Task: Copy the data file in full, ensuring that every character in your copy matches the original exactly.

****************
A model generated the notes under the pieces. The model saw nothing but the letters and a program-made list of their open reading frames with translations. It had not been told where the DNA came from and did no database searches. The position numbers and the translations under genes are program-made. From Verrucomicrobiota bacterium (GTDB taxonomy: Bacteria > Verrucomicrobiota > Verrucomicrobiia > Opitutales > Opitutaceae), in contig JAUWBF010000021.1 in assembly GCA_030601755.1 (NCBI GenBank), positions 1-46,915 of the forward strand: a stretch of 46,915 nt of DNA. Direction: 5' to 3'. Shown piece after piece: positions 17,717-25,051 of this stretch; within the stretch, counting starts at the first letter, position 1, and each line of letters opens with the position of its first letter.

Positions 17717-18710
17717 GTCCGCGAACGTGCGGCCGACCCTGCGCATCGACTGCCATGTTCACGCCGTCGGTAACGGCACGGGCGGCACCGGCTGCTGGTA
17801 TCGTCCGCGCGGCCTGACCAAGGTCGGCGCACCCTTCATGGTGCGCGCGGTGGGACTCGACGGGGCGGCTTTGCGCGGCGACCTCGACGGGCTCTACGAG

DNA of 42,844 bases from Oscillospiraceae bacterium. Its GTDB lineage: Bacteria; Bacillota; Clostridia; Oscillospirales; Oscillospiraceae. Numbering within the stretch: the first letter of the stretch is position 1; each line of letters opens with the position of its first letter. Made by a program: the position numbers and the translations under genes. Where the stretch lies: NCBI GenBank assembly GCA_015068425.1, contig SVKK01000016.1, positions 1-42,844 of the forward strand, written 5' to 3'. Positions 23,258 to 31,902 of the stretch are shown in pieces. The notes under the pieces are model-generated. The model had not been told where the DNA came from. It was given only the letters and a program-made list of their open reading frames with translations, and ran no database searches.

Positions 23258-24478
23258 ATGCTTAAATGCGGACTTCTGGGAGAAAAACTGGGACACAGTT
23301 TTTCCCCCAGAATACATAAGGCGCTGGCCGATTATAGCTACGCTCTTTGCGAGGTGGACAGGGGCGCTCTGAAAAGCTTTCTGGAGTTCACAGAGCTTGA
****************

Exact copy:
A model generated the notes under the pieces. The model saw nothing but the letters and a program-made list of their open reading frames with translations. It had not been told where the DNA came from and did no database searches. The position numbers and the translations under genes are program-made. From Verrucomicrobiota bacterium (GTDB taxonomy: Bacteria > Verrucomicrobiota > Verrucomicrobiia > Opitutales > Opitutaceae), in contig JAUWBF010000021.1 in assembly GCA_030601755.1 (NCBI GenBank), positions 1-46,915 of the forward strand: a stretch of 46,915 nt of DNA. Direction: 5' to 3'. Shown piece after piece: positions 17,717-25,051 of this stretch; within the stretch, counting starts at the first letter, position 1, and each line of letters opens with the position of its first letter.

Positions 17717-18710
17717 GTCCGCGAACGTGCGGCCGACCCTGCGCATCGACTGCCATGTTCACGCCGTCGGTAACGGCACGGGCGGCACCGGCTGCTGGTA
17801 TCGTCCGCGCGGCCTGACCAAGGTCGGCGCACCCTTCATGGTGCGCGCGGTGGGACTCGACGGGGCGGCTTTGCGCGGCGACCTCGACGGGCTCTACGAG

DNA of 42,844 bases from Oscillospiraceae bacterium. Its GTDB lineage: Bacteria; Bacillota; Clostridia; Oscillospirales; Oscillospiraceae. Numbering within the stretch: the first letter of the stretch is position 1; each line of letters opens with the position of its first letter. Made by a program: the position numbers and the translations under genes. Where the stretch lies: NCBI GenBank assembly GCA_015068425.1, contig SVKK01000016.1, positions 1-42,844 of the forward strand, written 5' to 3'. Positions 23,258 to 31,902 of the stretch are shown in pieces. The notes under the pieces are model-generated. The model had not been told where the DNA came from. It was given only the letters and a program-made list of their open reading frames with translations, and ran no database searches.

Positions 23258-24478
23258 ATGCTTAAATGCGGACTTCTGGGAGAAAAACTGGGACACAGTT
23301 TTTCCCCCAGAATACATAAGGCGCTGGCCGATTATAGCTACGCTCTTTGCGAGGTGGACAGGGGCGCTCTGAAAAGCTTTCTGGAGTTCACAGAGCTTGA